Life in Quincy

Third and Hampshire Streets, Quincy, Illinois, c. 1878.
Image courtesy of the Historical Society of Quincy and Adams County

It is not known how the family survived immediately after reaching Quincy. It is believed that they lived for a time with a widow named Mrs. Davis and her teenaged daughter, Mary Ann. The only other bit of information that is known about the family’s first years in Quincy is that young Charley died in the winter of 1863.

Despite his young age, Augustus was required to find work in order to help support his family. He found a job with the Harris Tobacco Factory, located at Fifth and Ohio Streets. Quincy’s tobacco industry was booming during the Civil War. The Harris factory, which produced plug (chewing) tobacco, had a contract during the war to supply the Union army with tobacco. When the factory began it produced 200,000 pounds of tobacco and by 1870 it was selling over 850,000 pounds of tobacco each year. By the mid-1870’s Quincy had two of the largest tobacco factories in the country, employing eight hundred people and manufacturing $3 million worth of cigars each year.

Augustus worked as a stemmer, whose job it was to strip the stems from the moistened tobacco leaves and bind them together into books. He earned 50 cents a week for his work.

The family was eventually able to afford their own lodgings, because according to the 1864-1865 Quincy city directory the family was living on the north side of Ohio Street, between Fourth and Fifth streets.

Cyanotype of the Harris, Beebe & Co. tobacco plant, c. 1871-1879.
Image courtesy of the Historical Society of Quincy and Adams County

By 1870, Martha was working as a washerwoman, a back breaking, low paying occupation, but one of the few that was open to African-American women in that time period. In 1870, there were close to 60,000 laundry workers in the United States, almost all of whom were women and a large number of those were African-American. Washing clothes was an arduous process – laundresses would boil water on the stove then transfer it to a washtub where they scrubbed the laundry with soap they usually made themselves. After rinsing the garments in boiling water they would wring out the water with a small hand-cranked wringing machine. For all this work they would earn between $4 to $8 dollars a month.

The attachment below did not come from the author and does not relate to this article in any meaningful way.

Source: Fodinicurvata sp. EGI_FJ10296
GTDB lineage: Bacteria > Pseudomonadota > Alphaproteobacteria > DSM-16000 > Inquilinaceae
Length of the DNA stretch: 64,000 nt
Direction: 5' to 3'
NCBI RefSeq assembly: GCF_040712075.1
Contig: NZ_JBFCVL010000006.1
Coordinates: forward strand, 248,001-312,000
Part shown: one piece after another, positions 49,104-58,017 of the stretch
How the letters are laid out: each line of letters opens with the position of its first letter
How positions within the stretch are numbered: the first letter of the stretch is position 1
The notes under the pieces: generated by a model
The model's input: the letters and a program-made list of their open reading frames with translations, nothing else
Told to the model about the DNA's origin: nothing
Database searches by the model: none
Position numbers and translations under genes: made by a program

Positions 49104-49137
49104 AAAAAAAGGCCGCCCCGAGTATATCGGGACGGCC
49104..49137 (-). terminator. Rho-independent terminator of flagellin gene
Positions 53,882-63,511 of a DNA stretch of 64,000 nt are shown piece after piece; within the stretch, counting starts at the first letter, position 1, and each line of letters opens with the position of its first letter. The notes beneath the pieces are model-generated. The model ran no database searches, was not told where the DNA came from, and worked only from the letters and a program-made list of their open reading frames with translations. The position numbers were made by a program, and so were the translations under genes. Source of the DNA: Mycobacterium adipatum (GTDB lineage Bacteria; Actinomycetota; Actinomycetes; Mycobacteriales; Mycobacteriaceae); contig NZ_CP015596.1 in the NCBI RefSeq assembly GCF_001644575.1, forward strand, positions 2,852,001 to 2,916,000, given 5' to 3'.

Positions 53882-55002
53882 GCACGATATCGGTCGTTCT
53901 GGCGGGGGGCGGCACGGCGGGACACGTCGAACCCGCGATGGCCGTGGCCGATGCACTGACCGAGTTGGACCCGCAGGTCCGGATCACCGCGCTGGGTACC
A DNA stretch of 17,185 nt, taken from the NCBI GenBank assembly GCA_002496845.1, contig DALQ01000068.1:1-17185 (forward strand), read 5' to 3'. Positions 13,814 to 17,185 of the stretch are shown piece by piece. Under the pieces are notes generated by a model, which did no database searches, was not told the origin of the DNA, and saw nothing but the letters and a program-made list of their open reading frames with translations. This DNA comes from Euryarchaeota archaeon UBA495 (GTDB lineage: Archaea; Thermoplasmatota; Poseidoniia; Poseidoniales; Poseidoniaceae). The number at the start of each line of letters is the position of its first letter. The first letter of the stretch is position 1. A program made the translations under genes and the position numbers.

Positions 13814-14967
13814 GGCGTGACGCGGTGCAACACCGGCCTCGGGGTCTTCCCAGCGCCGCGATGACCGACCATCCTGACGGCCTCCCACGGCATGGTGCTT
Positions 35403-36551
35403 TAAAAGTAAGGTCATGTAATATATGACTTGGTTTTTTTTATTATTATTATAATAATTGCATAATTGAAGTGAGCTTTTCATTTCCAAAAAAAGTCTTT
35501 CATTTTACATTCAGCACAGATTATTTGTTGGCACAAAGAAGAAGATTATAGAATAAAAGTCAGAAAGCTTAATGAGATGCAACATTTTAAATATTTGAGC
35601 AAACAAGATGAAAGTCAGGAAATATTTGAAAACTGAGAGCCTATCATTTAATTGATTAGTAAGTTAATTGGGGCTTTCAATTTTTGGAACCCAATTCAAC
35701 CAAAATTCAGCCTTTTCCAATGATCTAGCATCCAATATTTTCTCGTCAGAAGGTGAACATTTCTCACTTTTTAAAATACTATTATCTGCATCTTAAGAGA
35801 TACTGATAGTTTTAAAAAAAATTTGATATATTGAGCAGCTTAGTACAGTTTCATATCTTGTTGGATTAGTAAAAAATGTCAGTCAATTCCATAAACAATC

The family was poor and worked very hard to survive, but that does not mean that their lives were without joy or entertainment. In a letter written to a friend, Father Tolton wrote that he would spend evenings in a neighbor’s yard and listening to a man named Joe playing the accordion. Father Tolton wrote that he learned to play the instrument by “catching every air I could then go privately to myself and practice the same aim until I could play it, then it was a pleasure to me when Joe asked me to come over and bring my accordeon [spelling error in the original] with me and I sat and heard him for hours and heard your sister sing so many songs…”


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Last Updated on Thursday, 16 June 2011 15:12